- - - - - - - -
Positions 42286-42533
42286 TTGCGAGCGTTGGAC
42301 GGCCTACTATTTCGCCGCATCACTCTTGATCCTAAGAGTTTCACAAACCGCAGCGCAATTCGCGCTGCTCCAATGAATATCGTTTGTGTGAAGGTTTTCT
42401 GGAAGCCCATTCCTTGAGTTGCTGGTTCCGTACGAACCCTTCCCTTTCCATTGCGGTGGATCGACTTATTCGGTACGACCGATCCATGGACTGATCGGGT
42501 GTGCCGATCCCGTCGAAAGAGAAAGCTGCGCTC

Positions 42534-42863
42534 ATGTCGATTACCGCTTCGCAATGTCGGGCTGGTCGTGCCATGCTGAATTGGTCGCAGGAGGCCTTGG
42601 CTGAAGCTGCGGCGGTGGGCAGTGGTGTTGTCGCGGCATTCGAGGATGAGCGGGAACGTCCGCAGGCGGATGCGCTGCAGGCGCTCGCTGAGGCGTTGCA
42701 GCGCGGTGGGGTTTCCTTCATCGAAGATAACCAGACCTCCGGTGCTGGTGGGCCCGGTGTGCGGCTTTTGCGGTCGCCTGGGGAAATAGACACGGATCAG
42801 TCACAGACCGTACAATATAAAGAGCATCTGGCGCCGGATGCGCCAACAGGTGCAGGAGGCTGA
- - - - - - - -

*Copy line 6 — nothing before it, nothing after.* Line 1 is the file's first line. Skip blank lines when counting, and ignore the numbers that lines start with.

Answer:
Positions 42534-42863